Salty Charm

The Auld Dubliner is delightful for fries and a beer--but the rest of the food needs improvement

Ireland is not exactly known for its cuisine, and nothing about Irish-American pop-culture kitsch--Notre Dame football, beery drunks on St. Patrick's day, Riverdance or Lucky Charms cereal--has ever made it seem more inviting.

I've thought of Irish food, when I've thought of it at all, as probably being like English food, only with more potatoes. And though I've never been to the British Isles, I have a prejudice against English food. You know the old joke: Hell is where the police are German, the politicians are French and the cooks are English.

Of course, Gourmet recently declared London the greatest restaurant city in the world. What do I know?

So I was curious, if not particularly hopeful, about The Auld Dubliner, an Irish pub and restaurant that opened last year west of the UA Main Gate. It's the fourth outlet in a small chain (five restaurants so far) that purports to re-create the classic Irish village-pub experience, right down to the black wainscoting, old posters and signs, scruffy floor and dishes like bangers and champ, Irish stew and shepherd's pie. They've got a sophisticated Web site and fairly high prices, so it seemed at least possible that the food would be lovely peasant cooking in a tradition of which I was simply ignorant.

Nope. The space is beautiful and charming, the beer is great and the people are nice. But the food? It may be authentic, but it isn't very good.

My first visit to The Auld Dubliner, which occupies a deep, shadowy, pleasantly banged-up space in the old Geronimo Hotel, was for Saturday lunch with my husband. We sat in a pretty little semi-enclosed area at the front of the room, with the soft winter light pouring in big, clean panes overlooking the sidewalk. I hate big, cold, bare restaurants--I just don't feel comfortable eating or drinking in the middle of a huge space--and thoroughly enjoyed the coziness. (All the fittings were made in Ireland.) The wonderful old Guinness advertising posters on the exposed brick walls kept giving off zingy little hits of James Joyce--one of my favorite writers.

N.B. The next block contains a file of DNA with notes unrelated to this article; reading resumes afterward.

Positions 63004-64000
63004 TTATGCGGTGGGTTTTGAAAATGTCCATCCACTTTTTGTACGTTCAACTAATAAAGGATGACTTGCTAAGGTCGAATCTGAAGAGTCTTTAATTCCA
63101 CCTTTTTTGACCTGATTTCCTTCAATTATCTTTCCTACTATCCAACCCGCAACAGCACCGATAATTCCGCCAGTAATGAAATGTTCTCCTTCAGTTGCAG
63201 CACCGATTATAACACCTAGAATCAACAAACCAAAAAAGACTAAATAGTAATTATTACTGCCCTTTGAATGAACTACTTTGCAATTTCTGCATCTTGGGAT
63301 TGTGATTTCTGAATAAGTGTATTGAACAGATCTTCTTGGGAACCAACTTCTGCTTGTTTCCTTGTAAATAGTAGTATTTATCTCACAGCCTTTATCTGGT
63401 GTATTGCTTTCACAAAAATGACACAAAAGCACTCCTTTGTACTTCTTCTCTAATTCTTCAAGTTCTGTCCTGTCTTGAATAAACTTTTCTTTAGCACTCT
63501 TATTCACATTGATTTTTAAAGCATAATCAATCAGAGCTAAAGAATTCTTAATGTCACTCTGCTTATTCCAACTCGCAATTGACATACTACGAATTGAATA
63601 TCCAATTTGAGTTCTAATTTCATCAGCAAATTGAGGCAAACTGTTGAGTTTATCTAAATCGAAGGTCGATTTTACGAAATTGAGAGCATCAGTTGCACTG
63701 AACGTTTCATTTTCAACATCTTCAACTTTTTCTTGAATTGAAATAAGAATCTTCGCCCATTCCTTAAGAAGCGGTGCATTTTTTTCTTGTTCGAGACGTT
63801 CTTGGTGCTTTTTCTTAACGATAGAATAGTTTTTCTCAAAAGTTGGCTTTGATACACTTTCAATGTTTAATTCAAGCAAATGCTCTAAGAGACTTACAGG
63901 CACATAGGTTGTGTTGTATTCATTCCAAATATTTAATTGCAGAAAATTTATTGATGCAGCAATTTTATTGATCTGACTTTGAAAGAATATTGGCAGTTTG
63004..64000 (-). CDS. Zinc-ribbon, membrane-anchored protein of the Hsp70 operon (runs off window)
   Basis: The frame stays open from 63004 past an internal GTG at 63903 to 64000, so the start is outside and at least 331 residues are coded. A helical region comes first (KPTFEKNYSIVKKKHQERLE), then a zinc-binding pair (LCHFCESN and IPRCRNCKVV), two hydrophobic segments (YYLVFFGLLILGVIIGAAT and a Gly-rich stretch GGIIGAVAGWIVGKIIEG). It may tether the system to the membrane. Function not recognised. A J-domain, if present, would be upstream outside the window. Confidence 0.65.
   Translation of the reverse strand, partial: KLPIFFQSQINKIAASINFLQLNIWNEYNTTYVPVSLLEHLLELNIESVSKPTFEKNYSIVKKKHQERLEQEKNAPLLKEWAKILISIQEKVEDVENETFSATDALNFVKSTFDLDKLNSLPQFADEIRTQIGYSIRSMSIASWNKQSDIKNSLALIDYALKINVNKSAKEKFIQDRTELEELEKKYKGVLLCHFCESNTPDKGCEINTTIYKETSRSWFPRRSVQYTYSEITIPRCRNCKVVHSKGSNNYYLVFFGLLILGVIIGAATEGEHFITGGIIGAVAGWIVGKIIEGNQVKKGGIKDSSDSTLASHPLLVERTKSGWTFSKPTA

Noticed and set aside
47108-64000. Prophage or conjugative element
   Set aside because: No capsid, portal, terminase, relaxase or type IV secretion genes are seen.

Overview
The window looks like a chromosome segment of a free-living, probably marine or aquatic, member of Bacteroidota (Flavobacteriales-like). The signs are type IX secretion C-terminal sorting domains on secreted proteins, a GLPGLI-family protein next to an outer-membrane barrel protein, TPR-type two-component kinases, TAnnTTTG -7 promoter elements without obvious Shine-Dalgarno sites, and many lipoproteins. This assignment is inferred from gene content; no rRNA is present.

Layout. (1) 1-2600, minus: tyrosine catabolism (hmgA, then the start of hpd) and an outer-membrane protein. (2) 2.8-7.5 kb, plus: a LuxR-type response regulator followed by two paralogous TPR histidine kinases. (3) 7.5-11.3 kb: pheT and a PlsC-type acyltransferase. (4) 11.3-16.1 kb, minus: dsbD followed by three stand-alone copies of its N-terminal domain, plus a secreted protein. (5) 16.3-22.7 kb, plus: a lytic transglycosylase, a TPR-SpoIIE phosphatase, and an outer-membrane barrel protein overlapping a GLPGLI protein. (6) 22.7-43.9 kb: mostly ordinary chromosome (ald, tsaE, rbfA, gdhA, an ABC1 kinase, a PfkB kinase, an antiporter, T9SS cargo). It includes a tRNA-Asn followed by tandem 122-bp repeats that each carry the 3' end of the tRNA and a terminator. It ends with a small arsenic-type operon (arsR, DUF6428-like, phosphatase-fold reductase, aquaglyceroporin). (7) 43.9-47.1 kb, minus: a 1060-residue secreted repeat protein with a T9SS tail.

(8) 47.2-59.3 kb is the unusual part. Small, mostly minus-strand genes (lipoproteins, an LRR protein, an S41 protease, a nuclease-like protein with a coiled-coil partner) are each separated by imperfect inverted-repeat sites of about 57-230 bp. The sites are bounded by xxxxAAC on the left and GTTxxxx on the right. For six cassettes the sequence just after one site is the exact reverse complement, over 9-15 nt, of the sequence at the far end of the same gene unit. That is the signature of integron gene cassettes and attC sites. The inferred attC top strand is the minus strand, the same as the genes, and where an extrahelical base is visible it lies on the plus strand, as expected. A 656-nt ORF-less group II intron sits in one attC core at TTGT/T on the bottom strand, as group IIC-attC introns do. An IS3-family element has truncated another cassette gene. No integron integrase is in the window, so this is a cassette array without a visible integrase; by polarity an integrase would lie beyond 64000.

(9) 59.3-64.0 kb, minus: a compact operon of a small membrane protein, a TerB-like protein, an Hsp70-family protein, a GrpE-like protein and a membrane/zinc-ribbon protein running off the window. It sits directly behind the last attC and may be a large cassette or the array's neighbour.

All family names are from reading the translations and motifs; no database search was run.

Our waiter was young and very pleasant, and he knew his beers--the Dubliner has a good, Eire-centric selection of beers on tap--but he seemed to have too much to do. Our food was slow in coming, and he forgot to bring us napkins until we were almost done with our messy appetizer, curry chips (a huge plate of smoking-hot, skin-on french fries with a delicious curry sauce, $5.75). If everything had been as good as the fries, we would have been happy, if horribly full. Like most chains, the Dubliner dishes out grotesquely huge portions. The two of us finished maybe a third of the fries--and they're not something you want to take home.

The Auld Dubliner serves some standard American bar food--burgers and sandwiches, plus grilled steak, chicken and salmon--but we felt that we should try the most Irish things on the menu and ordered boxty dishes, which are filled potato pancakes. Ed had the rasher and cheese boxty ($12.95), while I went all the way and ordered the shepherd's pie boxty--"Savory ground beef and lamb cooked with peas, carrots and leeks in a brown beef stock," wrapped in a potato pancake (10.95). The rashers--Irish bacon, which closely resembles the Canadian kind--were OK, and the melted cheddar was good, but the whole thing was so heavy that Ed ate perhaps a quarter of it. (Of course, we had started off with those fries.) My potato pancake filled with shepherd's pie reminded me of cafeteria food--smushy peas and too much salt--but maybe that's what it's supposed to be like. This cuisine is based on filling stomachs as cheaply as possible.

What was not forgivable, however, was the prettily arranged display of lukewarm, elderly carrot slices and faintly rank broccoli. Sorry. Everything on the plate should be edible, and these vegetables emphatically were not.

The kitchen seemed equally disorganized, or careless, or something, when I returned for dinner with my friend Molly. I recommended the curry fries, which were once again perfect, except that they came after our entrées, which were themselves slow to appear. Molly had a roasted turkey sandwich ($8) in which the turkey breast was dry and nearly flavorless. I ordered the house salad--nice, fresh greens but nothing special, and overpriced at $7.50--and a bowl of potato leek soup ($5.50), which was too thick, and, like the shepherd's pie, very salty.

Going back to the ladies' room, which is at the very back of the deep space, I passed a small room packed with people playing folk music and heard a daddy speaking to his daughter with a lilting Irish accent. The Auld Dubliner is a deeply appealing place, and a wonderful spot for beer and fries. But if it's going to compete with the umpteen casual-dining places on Main Gate row, things will have to change in the kitchen.

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